Day 518 [March 4/10] -- Not just one, but TWO, earlier massive 'Valdivia Earthquakes'

Today's Report
March 4/10 0800 JST
39°49'S, 73°15'W (Valdivia Marina)

We received an email from a Saito supporter, excerpted below, which got us looking a bit more into past earthquake trauma and have discovered information that makes us even more thankful this was not worse for Saito-san and the people of Valdivia, his newest "hometown" until ordered repair parts arrive.

A Google search reveals that not just one, but TWO, earthquakes carry the name "Valdivia." In addition to history's strongest earthquake, at 9.5 on the scale seismologists use, there was a much earlier one that struck during the original period of Spanish occupancy in the 16th century. This one is called the "1575 Valdivia Earthquake."

According to Wikipedia:

Pedro Mariño de Lobera, who was corregidor [chief magistrate] of Valdivia ... wrote that the waters of the river opened like the Red Sea, one part flowing upstream and one downstream. Mariño de Lobera also evacuated the city until the dam at Laguna Riñihua (Riñihue Lake) burst. At that moment he wrote that, while many Indians died, no Spaniards did, as the settlement of Valdivia was moved temporarily away from the riverside.

Accounts of the second Valdivia namesake earthquake in 1960 include mention of the Isla (Island) of Chiloe, presumed to be named after Chile, or perhaps was the origin of the country's name, which was swept by towering 25-meter (82-foot) tsunami waves, destroying the island's ports and killing 200 people. On the 10-nm river approach to Valdivia, the river banks collapsed, and a large ship sunk by tsunami waves can still be seen resting on the river bottom. This picture shows destroyed homes in Valdivia after that earthquake.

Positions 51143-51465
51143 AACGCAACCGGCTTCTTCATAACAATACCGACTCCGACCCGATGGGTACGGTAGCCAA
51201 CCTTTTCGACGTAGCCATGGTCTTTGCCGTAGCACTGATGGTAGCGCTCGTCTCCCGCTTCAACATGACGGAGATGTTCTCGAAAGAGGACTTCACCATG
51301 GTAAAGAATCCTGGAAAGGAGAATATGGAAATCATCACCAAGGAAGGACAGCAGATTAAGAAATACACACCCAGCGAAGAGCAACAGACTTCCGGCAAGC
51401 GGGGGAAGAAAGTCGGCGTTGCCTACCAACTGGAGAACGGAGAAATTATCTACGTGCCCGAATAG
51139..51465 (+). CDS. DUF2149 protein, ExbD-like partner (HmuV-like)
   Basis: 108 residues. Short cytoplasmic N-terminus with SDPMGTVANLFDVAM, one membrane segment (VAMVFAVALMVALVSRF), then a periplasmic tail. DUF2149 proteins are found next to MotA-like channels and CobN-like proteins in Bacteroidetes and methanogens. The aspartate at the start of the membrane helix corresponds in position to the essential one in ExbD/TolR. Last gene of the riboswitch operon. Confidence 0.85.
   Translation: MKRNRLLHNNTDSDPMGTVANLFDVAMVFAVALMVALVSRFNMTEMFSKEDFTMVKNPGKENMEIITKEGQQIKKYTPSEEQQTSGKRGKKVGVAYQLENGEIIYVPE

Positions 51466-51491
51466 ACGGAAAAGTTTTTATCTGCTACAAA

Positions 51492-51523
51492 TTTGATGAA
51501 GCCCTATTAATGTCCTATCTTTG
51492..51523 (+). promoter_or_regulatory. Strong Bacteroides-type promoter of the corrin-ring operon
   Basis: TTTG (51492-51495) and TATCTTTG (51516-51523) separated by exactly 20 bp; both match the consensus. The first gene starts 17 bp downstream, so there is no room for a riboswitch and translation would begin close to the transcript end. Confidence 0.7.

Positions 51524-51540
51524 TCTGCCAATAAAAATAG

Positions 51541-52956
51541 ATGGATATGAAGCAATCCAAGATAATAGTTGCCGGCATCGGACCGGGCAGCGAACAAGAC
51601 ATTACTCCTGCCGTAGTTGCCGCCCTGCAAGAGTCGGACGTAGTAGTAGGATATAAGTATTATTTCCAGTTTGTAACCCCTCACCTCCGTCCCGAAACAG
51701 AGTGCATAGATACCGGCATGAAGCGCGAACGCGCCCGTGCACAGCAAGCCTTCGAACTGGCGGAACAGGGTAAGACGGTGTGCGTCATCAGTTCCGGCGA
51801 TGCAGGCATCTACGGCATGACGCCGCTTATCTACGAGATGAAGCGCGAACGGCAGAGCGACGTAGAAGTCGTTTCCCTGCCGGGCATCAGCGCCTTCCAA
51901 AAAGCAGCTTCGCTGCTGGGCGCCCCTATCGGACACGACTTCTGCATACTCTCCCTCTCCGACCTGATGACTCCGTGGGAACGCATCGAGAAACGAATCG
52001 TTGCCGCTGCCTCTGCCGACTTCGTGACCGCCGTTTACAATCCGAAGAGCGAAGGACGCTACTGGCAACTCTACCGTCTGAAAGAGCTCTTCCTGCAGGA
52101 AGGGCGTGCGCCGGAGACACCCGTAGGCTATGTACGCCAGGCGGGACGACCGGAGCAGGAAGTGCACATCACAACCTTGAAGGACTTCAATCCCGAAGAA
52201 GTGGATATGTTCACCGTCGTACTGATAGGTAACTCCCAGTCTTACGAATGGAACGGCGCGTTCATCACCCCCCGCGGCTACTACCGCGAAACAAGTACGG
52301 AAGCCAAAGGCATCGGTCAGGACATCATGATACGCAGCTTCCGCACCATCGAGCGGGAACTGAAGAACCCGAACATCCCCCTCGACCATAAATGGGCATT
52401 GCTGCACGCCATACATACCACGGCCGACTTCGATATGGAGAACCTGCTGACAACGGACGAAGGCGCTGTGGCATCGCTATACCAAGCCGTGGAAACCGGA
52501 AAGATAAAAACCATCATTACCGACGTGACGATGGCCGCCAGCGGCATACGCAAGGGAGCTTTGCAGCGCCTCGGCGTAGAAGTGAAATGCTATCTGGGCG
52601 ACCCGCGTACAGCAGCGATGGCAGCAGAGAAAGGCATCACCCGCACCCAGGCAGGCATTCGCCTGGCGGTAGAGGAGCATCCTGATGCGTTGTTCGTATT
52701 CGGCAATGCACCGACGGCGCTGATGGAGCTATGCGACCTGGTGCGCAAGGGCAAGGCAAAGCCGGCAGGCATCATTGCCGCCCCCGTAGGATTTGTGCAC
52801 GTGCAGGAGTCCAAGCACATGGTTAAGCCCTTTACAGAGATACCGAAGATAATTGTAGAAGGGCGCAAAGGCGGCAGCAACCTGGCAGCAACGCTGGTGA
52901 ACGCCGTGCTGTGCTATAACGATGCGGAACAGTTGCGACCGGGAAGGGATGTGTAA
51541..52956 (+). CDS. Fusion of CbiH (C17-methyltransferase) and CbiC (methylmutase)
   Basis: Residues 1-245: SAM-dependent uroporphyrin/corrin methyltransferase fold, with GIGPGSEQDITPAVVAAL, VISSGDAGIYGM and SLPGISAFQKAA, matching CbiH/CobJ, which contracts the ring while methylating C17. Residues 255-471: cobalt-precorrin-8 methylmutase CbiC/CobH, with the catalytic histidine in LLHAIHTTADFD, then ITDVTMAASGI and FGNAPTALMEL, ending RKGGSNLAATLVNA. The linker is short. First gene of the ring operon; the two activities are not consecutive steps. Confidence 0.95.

Today, the uppermost part of the island has a small fishing harbor, and a bit further inland is the Port of Ancud, about 2 days by sea (125 nm) south of Valdivia. Ancud was the first stopover point we considered for Saito-san as we tried to determine the best port for repairs and refueling after he made the difficult 800 nm stretch up the Chilean coastline. Hanaoka-san, who assisted Saito nearly 9 months in Punta Arenas, has a friend in Valdivia, and knew of the marina there, so the choice was made for NBSDIII to head for there instead.

At the time we were trying to decide which port would be easiest for Saito to reach without having local charts on board. Had we asked him to stop somewhere other than the further inland port of Valdivia, it is highly possible he would have been at an exposed mooring when the tsunami swept down the Chilean coast Saturday morning, later to be felt as far away as Hawaii, Los Angeles, and Japan.

If not for Hanaoka-san's suggestion, Saito-san likely would have been in Ancud when the earthquake hit. And had the earthquake been even close to a repeat of the earlier two Valdivia-named disasters, the consequences would have been all too predictable.

Assessment of Saturday's widespread tsunami damage continues. In Tirúa, a small fishing village just 95 miles north of Valdivia, waves washed away about 50 houses, bent iron light poles to the ground, and deposited several cars in the river that runs along the town.

Tirúa, Valdivia, Ancud, and Isla Chiloe

The email received from Derek follows, and is representative of a number of phone calls and emails we have received. Our thanks to Derek for his kind thoughts and continued support, which have been passed to Saito-san.

With great relief I read the latest two postings – I followed since last weekend’s huge earthquake and tsunami the situation concerned and worrying firstly about Saito-san’s wellbeing and secondly about NBSDIII.

It is great to know both are in good shape although a boat can be replaced – nothing can bring back a human being.
It will be sometime until the logistics and infrastructure are repaired sufficiently to get Saito-san the parts he urgently needs to continue his voyage and leave Valdivia.
We already knew this was going to be a big challenge we somehow didn’t expect all this “excitement” that nature was going to throw in Saito-san’s direction.
Kind regards,